I visited a record shop today. It sits on a side street about two blocks from my office. If you weren’t looking for it, you’d never find it. I think the owner, Larry, likes it that way. You must call him and set up an appointment to browse through his well-organized crates. It doesn’t look like much from the outside, but it’s a wonderland on the inside. The shop is a time capsule of music and culture wrapped up by a few brick walls.
I’ve called many places home. As a child I called Ft. Knox, Kentucky and Bindlach, Germany and Ft. Knox, Kentucky (yes, twice) and Ft. Bliss, Texas and Manhattan, Kansas and Ft. Riley, Kansas and Ft. Hood, Texas … home. As an adult I’ve called Belton and Temple and Waco and Crawford and Sulphur Springs, Texas … home.
My current home, Sulphur Springs, is the land of dairy farms and rodeos. Citizens gathers each year for the dairy festival and the stew contest. They gather each Sunday for church. A half mile from my house rests the dairy museum and two very large cows statues. I’ll argue with anyone willing to listen (or read) that downtown Sulphur Springs is the prettiest place in East Texas. The square is highlighted by the historic bell tower of First Baptist Church.
Yet, the landscape of Sulphur Springs does not make it home. It’s the people. It’s the folks who spend Friday nights at the Prim yelling for the Wildcats. It’s the kids showing chickens at the livestock auction. It’s the bank teller and restaurant server who greet you by name. It’s the players of the community theatre. It’s the teacher who spends extra hours on the weekend getting the lesson plans together. It’s the shift workers at Clayton homes, Saputo, Ocean Spray, and Grocery Supply who keep the economy moving forward. It’s the faithful people changing diapers in the church nursery. It’s record shop owners like Larry.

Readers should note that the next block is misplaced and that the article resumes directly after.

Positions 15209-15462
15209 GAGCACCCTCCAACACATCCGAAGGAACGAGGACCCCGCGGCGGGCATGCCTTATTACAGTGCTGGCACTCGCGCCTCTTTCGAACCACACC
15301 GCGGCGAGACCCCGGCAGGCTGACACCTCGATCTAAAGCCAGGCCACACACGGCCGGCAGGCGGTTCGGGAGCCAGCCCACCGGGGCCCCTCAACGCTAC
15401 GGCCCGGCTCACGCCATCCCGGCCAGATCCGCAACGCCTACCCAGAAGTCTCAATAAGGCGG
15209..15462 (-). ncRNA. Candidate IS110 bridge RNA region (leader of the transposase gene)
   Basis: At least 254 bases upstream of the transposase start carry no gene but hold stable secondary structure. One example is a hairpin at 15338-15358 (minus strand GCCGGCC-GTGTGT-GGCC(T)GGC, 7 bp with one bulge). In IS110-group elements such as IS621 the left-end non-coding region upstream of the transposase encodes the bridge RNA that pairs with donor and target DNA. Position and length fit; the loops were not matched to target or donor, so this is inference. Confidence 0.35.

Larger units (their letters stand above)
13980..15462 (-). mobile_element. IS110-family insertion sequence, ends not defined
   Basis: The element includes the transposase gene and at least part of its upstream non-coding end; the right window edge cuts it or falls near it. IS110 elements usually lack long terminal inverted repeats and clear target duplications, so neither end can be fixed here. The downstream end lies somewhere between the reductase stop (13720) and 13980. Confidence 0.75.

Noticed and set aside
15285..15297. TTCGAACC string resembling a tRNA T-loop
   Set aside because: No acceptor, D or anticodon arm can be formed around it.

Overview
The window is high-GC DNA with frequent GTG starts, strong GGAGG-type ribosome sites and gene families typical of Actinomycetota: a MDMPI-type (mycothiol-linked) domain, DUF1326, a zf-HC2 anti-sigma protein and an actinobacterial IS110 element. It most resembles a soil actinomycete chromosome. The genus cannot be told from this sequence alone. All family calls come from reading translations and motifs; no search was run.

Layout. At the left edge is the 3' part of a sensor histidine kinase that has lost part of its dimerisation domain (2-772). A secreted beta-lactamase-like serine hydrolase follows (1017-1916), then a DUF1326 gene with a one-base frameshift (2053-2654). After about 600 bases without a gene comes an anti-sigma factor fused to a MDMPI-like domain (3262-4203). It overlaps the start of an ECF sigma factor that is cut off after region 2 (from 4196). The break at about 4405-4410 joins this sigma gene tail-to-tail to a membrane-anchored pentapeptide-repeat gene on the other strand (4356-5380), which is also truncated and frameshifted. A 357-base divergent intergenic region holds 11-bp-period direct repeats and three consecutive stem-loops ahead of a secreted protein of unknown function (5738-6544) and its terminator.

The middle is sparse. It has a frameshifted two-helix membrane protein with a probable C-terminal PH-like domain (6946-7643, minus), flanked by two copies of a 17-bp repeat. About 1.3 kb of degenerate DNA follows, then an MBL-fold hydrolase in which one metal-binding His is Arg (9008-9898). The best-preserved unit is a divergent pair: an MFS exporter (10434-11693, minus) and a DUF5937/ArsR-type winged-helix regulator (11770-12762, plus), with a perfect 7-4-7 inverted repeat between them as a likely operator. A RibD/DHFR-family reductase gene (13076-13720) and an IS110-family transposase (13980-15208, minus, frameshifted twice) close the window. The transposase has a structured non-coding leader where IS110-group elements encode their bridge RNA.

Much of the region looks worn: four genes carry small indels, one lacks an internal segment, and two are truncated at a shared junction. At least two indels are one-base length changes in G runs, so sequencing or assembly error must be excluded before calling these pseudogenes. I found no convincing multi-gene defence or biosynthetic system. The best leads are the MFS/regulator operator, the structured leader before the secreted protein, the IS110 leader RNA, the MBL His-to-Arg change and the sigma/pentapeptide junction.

It’s people that make a place home.
It also people that make a place real.
These same people have marital trouble, addictions, bad days and bad attitudes. These same people get sick, get in car accidents, get fired, get angry and petty.
Thomas Wolfe penned the famous words, “Home is the place you cannot return to. You can’t go home again.” Robert Frost heard these sentiments. He pondered them. He turned them over. Robert Frost replied, “Home is the place, when you go there, they have to take you in.” I’ll stick with Frost on this one.
Jesus showed up to a real place and interacted with real people. I’m sure you remember the Christmas story. He loved. He corrected. He encouraged. He rebuked. He visited the sick and healthy. He ate with the wealthy and the poor. He called the fisherman, the zealot, and the tax collector.
The Word became flesh and blood, and moved into the neighborhood. And the neighborhood (and the world) has never been the same.